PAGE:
David’s Tuesday Tips (#6)*

Here’s your paradoxical tip of the day!

Few therapists can recognize, or acknowledge, the patient’s anger. Most therapists appear to have a fairly intense “anger / conflict phobia.”

This is true of non-therapists as well. The attempt to avoid anger will cause it to mushroom.

Use the Reply / Comment feature below to let us to know how you understand today’s tip.

Thanks!

David

* Copyright © 2018 by David D. Burns, MD.

 

 

 

20 thoughts on “David’s Tuesday Tips (#6)*

  1. Hi Dr. David. I have listened to this in a bunch of your podcasts and am glad you brought it up today. It is confusing to me but perhaps it means that the therapist might have a little emotophobia and is unskillful at saying “Hey, you upset me when you refused to do you homework, etc..” Look forward to hearing the correct answer and understanding this better. Philomablog

    • Thanks, Philomablog. You are moving in the right direction, but there’s a bit more to it. On a slightly different point, if you say, “Hey, you upset me when you refused . . . ” it sounds a bit blaming. Like YOU upset ME, so you’re to blame for my negative feelings. In addition, “when you refused” also has a bit of a blaming tone to it. The danger is that this type of expression of your feelings, to a patient or a friend or family member, may trigger a defensive response which can easily lead to an escalation of the conflict. Then you may conclude, “Yup, negative feelings are bad and need to be squashed!” david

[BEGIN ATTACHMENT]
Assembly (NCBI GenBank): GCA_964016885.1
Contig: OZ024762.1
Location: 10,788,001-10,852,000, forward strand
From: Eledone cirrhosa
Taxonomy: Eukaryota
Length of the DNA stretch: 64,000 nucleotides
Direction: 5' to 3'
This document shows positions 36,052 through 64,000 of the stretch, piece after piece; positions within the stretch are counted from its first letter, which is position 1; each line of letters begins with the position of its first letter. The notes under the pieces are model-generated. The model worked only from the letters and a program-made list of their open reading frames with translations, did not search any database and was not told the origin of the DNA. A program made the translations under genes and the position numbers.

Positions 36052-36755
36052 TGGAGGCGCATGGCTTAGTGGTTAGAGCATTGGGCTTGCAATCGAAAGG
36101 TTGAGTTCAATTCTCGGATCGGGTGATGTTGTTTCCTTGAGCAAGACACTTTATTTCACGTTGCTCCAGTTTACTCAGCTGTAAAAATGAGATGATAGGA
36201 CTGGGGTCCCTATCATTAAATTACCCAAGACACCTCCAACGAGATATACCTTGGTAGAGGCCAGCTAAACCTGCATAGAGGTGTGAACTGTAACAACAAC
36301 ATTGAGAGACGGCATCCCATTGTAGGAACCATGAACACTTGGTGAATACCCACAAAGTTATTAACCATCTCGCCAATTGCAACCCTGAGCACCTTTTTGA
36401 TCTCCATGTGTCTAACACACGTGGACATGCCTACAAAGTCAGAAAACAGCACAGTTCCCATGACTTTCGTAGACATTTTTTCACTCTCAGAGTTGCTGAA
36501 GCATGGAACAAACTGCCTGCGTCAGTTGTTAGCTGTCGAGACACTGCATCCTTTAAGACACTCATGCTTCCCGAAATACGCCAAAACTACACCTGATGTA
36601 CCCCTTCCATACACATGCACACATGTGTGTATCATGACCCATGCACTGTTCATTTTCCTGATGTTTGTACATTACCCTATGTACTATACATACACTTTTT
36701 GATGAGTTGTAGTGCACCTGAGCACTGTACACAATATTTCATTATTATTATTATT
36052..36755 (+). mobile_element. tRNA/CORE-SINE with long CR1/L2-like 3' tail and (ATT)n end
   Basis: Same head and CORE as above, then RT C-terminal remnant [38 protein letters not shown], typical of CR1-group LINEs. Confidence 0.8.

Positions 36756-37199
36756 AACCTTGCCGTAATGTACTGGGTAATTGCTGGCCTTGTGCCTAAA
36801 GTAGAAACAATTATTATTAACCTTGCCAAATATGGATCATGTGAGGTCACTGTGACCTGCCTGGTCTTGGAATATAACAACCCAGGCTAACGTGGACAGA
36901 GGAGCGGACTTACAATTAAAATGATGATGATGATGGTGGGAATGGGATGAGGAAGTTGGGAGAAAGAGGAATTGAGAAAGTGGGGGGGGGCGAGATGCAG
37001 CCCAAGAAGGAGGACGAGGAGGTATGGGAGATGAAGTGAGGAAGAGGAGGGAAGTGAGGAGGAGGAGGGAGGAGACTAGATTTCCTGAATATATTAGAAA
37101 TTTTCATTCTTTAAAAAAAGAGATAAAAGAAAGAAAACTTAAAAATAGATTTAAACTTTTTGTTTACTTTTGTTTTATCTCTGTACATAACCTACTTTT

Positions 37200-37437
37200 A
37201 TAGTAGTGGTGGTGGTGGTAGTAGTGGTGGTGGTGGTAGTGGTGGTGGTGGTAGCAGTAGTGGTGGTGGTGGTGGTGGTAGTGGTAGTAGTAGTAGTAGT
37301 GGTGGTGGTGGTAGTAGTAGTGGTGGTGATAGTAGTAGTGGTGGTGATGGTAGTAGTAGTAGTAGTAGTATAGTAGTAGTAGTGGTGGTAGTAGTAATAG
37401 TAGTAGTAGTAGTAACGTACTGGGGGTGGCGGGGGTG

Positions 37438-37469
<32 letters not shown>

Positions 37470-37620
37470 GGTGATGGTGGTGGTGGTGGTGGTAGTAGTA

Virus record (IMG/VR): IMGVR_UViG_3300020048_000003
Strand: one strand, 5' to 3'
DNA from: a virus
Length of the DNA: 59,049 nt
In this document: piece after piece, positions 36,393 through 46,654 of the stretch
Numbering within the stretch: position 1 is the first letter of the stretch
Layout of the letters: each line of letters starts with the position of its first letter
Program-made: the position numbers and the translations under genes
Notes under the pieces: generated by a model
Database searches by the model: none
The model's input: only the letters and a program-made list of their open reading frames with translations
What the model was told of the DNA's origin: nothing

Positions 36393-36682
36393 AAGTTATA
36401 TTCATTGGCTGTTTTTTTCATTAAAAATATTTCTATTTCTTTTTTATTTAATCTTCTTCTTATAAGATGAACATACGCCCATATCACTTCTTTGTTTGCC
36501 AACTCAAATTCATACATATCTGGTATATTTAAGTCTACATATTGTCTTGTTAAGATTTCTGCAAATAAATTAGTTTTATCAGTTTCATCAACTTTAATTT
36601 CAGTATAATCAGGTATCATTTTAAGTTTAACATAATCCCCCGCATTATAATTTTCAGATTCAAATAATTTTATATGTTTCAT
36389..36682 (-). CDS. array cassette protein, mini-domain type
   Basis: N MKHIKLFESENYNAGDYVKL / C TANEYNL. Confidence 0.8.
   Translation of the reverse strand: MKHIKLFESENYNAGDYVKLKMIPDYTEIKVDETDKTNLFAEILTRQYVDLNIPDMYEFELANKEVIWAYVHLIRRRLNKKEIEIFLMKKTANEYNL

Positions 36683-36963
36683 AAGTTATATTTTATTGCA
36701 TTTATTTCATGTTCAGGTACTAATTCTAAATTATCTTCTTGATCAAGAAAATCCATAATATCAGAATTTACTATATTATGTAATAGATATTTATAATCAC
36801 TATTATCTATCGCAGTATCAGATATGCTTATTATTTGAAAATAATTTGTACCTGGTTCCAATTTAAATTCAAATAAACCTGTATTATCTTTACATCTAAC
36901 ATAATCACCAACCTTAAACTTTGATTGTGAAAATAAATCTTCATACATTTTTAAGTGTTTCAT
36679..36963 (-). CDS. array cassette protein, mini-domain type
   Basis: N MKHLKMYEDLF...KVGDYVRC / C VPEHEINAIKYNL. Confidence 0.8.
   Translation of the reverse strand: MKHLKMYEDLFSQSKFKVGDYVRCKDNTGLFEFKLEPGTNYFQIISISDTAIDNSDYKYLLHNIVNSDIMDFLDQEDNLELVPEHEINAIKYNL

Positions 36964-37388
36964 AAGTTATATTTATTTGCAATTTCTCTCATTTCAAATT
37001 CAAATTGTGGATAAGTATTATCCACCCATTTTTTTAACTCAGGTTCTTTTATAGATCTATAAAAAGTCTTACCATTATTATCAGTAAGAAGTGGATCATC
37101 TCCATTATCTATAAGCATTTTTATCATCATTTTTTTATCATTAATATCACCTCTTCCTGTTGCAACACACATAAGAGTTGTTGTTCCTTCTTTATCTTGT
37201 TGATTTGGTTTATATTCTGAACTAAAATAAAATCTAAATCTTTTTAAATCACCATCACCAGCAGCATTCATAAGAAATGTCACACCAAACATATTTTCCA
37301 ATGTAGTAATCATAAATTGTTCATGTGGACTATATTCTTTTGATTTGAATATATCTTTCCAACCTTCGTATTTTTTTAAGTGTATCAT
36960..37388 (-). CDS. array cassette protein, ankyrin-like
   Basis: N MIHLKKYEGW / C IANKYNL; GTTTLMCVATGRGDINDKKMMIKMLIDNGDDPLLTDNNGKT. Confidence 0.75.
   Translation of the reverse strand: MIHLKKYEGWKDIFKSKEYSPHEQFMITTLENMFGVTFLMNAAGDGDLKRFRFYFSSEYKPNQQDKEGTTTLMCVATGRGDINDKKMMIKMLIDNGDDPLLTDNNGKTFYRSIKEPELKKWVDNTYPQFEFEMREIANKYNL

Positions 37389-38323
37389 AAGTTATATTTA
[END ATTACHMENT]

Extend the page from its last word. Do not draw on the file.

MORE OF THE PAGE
2. My experience is that most people think of anger and sadness as being separate emotions and are startled when my anger is revealed since I’ve been thought to be sad. I become angry when the major causes of my sadness (scars on my brain and spinal compression) are not understood. I have to remind myself that I am fortunate and grateful to have what I do, to do all I can for others, and to use my imagination to be strong–otherwise, my sadness will dominate and gradually enlarge and extend into anger, and then startle those around me. I think people are more comfortable around sadness than anger, though they don’t want either, so a lot of anger is repressed and sadness accompanies it.

    • Thank you Elizabeth! I have seen the same pattern, even recently, some times people hide their anger, thinking they “should not” feel that way, and then when it emerges, it erupts and spooks everyone. Then you may go back into your shell, thinking that anger really IS something bad that needs to be repressed or avoided or hidden. And yes, many people do think that anger and sadness are bad! david

  3. Thank you for this! I recently tried the disarming technique on an upset customer. I made a statements such as “your right” and “thank you for pointing that out”, and by the end of the conversation she was comforting me! The podcasts have been so helpful in my day to interactions with everyone around me

    Best regards,
    Susana Carter

  4. Holding space for anger is incredibly hard, especially if your own ego is threatened. It really challenges all my self regulatory skills to be able to sit and witness someone else’s anger without wanting to “fix it” or turn away.